The alloy layer grows by an intermixing diffusion reaction between the atoms of the steel and zinc. This is a time dependent process, and for most steels, a longer immersion time provides a thicker alloy layer. In fact, for batch galvanized parts, additional immersion time is often needed to achieve the final required thickness of the protective coating (the thickness is a combination of the alloy layer and the pure zinc outer coating metal).
As a result of the ability to accommodate long immersion times, the final thickness of the coating (pure zinc + alloy layer) on batch galvanized parts is often considerably thicker than the coating on continuous galvanized sheet product – at least the thickness can be much thicker if desired/required. This is one major difference between the batch galvanizing process and the continuous galvanizing process.
There are production issues that often need to be considered with respect to the maximum alloy layer thickness that can be achieved during batch galvanizing. As the alloy layer thickens, its rate of growth slows down because diffusion through the thickening alloy layer takes longer, resulting in a practical limit to the final thickness. Also, for some steel compositions, the uniformly thickening alloy bond does not form on the surface. Instead, the alloy grows to a certain thickness and then begins to spall off the steel surface. When this type of behavior is experienced, the practical maximum coating thickness is less than when the alloy continues to grow as a compact layer.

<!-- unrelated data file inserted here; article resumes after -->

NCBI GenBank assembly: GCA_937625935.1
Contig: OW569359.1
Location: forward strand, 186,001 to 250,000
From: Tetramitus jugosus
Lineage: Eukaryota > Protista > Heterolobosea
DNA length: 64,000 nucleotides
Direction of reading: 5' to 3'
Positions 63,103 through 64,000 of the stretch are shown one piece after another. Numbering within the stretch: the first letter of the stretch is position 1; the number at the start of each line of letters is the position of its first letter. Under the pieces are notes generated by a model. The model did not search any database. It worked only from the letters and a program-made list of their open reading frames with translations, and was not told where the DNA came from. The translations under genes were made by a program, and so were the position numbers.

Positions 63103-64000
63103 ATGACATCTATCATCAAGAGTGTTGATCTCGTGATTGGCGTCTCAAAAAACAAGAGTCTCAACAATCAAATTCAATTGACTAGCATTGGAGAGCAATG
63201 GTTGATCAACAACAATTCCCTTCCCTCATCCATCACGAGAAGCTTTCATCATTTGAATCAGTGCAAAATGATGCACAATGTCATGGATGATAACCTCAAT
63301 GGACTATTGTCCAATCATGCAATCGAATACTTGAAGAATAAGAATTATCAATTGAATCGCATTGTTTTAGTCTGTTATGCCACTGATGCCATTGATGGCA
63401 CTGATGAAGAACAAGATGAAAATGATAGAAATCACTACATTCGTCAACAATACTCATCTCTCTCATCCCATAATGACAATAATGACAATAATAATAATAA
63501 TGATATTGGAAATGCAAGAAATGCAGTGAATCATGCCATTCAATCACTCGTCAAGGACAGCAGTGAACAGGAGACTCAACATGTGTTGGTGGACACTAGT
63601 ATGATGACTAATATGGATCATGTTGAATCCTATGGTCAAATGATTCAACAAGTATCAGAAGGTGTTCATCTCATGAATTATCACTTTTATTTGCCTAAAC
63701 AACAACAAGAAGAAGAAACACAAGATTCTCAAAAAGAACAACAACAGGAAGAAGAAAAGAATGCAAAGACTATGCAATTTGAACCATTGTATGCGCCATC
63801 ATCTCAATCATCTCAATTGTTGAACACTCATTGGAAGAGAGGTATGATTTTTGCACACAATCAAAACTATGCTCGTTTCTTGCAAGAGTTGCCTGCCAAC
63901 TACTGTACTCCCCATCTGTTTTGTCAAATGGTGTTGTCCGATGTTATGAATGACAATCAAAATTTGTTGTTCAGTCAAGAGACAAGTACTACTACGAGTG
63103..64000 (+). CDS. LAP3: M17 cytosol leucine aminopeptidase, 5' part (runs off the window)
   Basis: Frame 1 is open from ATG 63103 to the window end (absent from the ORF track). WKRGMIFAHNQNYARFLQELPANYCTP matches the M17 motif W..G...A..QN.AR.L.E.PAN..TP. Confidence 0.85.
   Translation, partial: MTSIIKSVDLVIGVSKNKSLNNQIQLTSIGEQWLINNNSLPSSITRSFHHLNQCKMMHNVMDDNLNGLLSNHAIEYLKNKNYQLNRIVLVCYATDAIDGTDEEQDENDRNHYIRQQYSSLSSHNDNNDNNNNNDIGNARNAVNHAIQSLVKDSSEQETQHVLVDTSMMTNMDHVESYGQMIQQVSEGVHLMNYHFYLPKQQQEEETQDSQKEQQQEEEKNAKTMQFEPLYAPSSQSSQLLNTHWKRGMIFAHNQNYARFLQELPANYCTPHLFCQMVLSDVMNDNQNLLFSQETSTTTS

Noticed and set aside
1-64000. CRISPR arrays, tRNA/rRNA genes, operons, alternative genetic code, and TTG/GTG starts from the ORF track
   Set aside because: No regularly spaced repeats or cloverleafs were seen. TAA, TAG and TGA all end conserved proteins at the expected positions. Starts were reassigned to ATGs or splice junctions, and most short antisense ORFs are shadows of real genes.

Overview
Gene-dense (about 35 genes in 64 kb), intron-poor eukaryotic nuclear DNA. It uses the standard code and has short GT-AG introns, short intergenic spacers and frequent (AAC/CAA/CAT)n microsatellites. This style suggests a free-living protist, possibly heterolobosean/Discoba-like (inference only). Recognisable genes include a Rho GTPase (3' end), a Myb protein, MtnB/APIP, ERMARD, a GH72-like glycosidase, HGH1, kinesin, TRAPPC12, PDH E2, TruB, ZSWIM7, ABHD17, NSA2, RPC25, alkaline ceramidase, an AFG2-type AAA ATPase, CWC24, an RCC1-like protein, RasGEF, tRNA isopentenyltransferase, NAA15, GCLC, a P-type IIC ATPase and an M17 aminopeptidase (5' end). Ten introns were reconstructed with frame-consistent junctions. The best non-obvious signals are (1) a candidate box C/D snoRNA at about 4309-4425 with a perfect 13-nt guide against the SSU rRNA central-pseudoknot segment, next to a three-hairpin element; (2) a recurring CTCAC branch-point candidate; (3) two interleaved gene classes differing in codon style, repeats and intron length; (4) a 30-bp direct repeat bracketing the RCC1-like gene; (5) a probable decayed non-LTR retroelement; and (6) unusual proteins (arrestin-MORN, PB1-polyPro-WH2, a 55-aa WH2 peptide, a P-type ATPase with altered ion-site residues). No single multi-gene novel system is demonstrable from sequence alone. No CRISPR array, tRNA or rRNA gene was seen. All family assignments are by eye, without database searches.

For more extensive information on the after fabrication general galvanizing process, visit your regional Galvanizing Association.